Contact centres have started moving beyond the omnichannel experience to becoming a hub for customer interactions. What used to be just phone-based interactions – hence the term ‘call centre’ – have now evolved to a whole variety of interaction channels. From email to instant messaging, video or social media, CSA integrates multiple touchpoints to offer customers one seamless experience. As a result, customers, and businesses alike benefit from quick information transfers from one channel to another. This allows to achieve efficient and smooth customer service experience.
- Contact centres are at work 24/7
Several contact centres do not follow normal business hours today – a trend that is largely driven by evolving customer demands. A customer can call anytime of the day or night to report a lost credit card, quickly check in on their bank account, etc. today. In an industry where businesses are faced with lack of manpower, a CSA platform first attempts to aid customers in resolving queries, and hands over the interaction to a human agent only if necessary. The platform is built to decode and analyse a customer’s emotions and sentiments through their words, tone, and pitch of their voice. This allows the agents to empathetically converse with the customer. The platform automates post-call summaries to enable agents to focus on what they do best – solving customer queries. This in turn enables them to handle double the number of calls and save operational costs and time.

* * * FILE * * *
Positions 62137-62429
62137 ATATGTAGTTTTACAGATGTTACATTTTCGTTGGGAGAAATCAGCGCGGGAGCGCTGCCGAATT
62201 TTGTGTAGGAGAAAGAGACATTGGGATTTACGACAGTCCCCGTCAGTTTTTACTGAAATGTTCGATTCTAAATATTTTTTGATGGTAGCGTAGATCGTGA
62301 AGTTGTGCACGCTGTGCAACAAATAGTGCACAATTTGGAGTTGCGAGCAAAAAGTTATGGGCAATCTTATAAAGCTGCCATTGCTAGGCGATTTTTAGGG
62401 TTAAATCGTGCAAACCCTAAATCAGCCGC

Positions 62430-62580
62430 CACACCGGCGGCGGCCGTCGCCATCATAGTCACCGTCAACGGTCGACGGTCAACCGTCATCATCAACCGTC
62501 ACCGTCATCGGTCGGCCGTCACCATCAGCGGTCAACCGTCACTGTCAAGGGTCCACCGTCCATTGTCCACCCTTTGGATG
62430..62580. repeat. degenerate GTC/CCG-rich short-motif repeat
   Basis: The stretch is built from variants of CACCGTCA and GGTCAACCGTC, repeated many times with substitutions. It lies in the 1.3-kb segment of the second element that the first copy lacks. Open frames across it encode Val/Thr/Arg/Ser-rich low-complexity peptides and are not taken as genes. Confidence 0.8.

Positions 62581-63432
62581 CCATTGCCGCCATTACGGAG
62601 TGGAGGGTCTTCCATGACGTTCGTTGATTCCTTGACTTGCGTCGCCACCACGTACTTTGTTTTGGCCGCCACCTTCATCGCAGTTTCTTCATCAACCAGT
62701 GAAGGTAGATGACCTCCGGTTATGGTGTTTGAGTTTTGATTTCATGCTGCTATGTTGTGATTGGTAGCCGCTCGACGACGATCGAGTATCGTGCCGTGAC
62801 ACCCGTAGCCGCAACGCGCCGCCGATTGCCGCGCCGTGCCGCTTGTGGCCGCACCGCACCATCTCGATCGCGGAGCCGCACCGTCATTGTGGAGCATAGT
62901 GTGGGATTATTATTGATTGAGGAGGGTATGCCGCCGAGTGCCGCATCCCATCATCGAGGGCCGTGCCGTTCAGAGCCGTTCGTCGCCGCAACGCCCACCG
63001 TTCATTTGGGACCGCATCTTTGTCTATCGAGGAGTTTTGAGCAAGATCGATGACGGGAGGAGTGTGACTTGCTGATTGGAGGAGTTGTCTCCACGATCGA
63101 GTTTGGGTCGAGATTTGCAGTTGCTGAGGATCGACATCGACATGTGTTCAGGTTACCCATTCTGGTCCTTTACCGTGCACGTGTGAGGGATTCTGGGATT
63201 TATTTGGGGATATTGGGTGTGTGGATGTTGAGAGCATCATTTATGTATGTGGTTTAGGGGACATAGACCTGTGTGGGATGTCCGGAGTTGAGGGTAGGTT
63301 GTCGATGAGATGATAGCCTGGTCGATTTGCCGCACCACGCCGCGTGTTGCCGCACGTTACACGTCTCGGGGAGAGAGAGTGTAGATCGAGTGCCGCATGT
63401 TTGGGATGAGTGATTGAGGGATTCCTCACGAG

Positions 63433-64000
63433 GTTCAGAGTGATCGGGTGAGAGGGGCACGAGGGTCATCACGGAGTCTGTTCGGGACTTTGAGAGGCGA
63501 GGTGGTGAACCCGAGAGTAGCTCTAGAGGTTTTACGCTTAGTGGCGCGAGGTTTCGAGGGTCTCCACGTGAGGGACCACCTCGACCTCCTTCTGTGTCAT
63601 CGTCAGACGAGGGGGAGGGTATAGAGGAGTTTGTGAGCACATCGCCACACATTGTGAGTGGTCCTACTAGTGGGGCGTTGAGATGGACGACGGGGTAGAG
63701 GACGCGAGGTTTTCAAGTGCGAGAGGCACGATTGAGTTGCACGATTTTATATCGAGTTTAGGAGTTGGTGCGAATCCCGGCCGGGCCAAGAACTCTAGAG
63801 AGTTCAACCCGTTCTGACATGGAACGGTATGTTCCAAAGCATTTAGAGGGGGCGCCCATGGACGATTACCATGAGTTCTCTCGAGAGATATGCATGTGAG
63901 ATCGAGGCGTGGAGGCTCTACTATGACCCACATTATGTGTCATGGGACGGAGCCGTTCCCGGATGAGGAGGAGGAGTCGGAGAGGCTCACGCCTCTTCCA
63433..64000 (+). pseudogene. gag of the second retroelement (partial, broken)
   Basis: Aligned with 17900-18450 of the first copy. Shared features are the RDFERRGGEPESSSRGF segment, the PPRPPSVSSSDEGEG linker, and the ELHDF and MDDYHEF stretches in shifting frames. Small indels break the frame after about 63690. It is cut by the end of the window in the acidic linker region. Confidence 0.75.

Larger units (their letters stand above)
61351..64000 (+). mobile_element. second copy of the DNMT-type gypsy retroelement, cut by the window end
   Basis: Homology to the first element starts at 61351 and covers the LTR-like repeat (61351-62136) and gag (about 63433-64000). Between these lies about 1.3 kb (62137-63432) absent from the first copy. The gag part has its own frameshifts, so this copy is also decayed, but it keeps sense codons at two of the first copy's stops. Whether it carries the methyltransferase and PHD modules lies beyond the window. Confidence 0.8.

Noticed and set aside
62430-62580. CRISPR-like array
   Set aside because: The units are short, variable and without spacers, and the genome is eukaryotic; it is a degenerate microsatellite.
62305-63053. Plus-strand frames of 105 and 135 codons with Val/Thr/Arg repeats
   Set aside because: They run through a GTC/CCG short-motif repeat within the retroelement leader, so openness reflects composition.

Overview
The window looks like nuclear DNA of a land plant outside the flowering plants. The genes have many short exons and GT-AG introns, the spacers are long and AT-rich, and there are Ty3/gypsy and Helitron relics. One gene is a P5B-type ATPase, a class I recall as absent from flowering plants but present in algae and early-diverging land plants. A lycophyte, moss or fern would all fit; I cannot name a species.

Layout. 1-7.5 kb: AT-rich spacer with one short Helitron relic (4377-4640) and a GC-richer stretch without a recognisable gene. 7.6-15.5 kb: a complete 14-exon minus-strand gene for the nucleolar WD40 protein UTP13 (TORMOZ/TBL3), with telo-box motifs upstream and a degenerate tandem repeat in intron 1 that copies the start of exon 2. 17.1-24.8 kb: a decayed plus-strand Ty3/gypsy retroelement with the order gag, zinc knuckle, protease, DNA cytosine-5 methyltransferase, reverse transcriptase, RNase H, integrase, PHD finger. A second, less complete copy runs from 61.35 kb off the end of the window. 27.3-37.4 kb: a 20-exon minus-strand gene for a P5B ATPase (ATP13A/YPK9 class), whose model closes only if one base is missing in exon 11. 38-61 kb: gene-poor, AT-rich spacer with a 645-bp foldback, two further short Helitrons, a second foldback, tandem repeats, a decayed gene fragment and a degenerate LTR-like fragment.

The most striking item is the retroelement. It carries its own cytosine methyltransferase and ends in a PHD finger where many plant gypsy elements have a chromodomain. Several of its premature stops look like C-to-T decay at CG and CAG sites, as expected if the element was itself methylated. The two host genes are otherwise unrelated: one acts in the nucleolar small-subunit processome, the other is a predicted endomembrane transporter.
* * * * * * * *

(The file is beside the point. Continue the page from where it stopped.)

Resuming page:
- Contact centres generate more data than you know